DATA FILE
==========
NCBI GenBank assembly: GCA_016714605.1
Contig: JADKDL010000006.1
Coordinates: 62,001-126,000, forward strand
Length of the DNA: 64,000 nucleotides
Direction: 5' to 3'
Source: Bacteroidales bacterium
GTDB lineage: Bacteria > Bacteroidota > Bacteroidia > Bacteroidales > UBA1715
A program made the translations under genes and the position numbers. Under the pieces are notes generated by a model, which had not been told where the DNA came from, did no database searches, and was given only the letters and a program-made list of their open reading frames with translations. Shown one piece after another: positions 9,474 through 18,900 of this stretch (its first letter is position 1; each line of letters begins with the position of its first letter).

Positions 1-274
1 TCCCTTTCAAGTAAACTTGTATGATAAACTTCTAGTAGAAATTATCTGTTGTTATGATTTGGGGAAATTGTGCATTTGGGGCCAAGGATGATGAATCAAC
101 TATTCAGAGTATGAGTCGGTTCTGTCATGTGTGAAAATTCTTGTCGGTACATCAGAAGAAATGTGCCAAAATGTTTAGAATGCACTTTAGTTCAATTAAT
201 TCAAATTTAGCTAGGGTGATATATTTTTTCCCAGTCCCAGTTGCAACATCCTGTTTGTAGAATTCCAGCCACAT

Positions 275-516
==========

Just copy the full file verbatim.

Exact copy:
NCBI GenBank assembly: GCA_016714605.1
Contig: JADKDL010000006.1
Coordinates: 62,001-126,000, forward strand
Length of the DNA: 64,000 nucleotides
Direction: 5' to 3'
Source: Bacteroidales bacterium
GTDB lineage: Bacteria > Bacteroidota > Bacteroidia > Bacteroidales > UBA1715
A program made the translations under genes and the position numbers. Under the pieces are notes generated by a model, which had not been told where the DNA came from, did no database searches, and was given only the letters and a program-made list of their open reading frames with translations. Shown one piece after another: positions 9,474 through 18,900 of this stretch (its first letter is position 1; each line of letters begins with the position of its first letter).

Positions 1-274
1 TCCCTTTCAAGTAAACTTGTATGATAAACTTCTAGTAGAAATTATCTGTTGTTATGATTTGGGGAAATTGTGCATTTGGGGCCAAGGATGATGAATCAAC
101 TATTCAGAGTATGAGTCGGTTCTGTCATGTGTGAAAATTCTTGTCGGTACATCAGAAGAAATGTGCCAAAATGTTTAGAATGCACTTTAGTTCAATTAAT
201 TCAAATTTAGCTAGGGTGATATATTTTTTCCCAGTCCCAGTTGCAACATCCTGTTTGTAGAATTCCAGCCACAT

Positions 275-516